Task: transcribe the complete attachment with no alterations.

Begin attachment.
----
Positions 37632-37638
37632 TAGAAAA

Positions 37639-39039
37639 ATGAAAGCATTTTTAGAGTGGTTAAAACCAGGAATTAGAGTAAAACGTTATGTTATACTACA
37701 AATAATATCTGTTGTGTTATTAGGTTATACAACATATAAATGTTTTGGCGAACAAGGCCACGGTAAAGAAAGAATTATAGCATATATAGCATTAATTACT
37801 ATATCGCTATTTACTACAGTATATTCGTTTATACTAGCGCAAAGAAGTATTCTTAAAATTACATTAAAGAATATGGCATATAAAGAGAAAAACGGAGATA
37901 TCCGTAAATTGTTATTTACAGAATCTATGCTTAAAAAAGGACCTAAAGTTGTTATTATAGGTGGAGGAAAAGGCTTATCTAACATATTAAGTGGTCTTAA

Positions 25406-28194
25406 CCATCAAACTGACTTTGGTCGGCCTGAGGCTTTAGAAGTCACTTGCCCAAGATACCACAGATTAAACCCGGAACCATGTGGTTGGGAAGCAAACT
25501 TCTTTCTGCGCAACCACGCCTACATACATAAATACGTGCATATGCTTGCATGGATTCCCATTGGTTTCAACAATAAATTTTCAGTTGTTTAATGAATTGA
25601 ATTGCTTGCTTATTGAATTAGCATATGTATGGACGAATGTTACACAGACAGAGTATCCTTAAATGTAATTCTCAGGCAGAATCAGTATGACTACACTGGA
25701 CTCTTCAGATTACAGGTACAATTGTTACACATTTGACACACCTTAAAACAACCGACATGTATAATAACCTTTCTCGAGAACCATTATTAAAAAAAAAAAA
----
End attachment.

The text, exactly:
Positions 37632-37638
37632 TAGAAAA

Positions 37639-39039
37639 ATGAAAGCATTTTTAGAGTGGTTAAAACCAGGAATTAGAGTAAAACGTTATGTTATACTACA
37701 AATAATATCTGTTGTGTTATTAGGTTATACAACATATAAATGTTTTGGCGAACAAGGCCACGGTAAAGAAAGAATTATAGCATATATAGCATTAATTACT
37801 ATATCGCTATTTACTACAGTATATTCGTTTATACTAGCGCAAAGAAGTATTCTTAAAATTACATTAAAGAATATGGCATATAAAGAGAAAAACGGAGATA
37901 TCCGTAAATTGTTATTTACAGAATCTATGCTTAAAAAAGGACCTAAAGTTGTTATTATAGGTGGAGGAAAAGGCTTATCTAACATATTAAGTGGTCTTAA

Positions 25406-28194
25406 CCATCAAACTGACTTTGGTCGGCCTGAGGCTTTAGAAGTCACTTGCCCAAGATACCACAGATTAAACCCGGAACCATGTGGTTGGGAAGCAAACT
25501 TCTTTCTGCGCAACCACGCCTACATACATAAATACGTGCATATGCTTGCATGGATTCCCATTGGTTTCAACAATAAATTTTCAGTTGTTTAATGAATTGA
25601 ATTGCTTGCTTATTGAATTAGCATATGTATGGACGAATGTTACACAGACAGAGTATCCTTAAATGTAATTCTCAGGCAGAATCAGTATGACTACACTGGA
25701 CTCTTCAGATTACAGGTACAATTGTTACACATTTGACACACCTTAAAACAACCGACATGTATAATAACCTTTCTCGAGAACCATTATTAAAAAAAAAAAA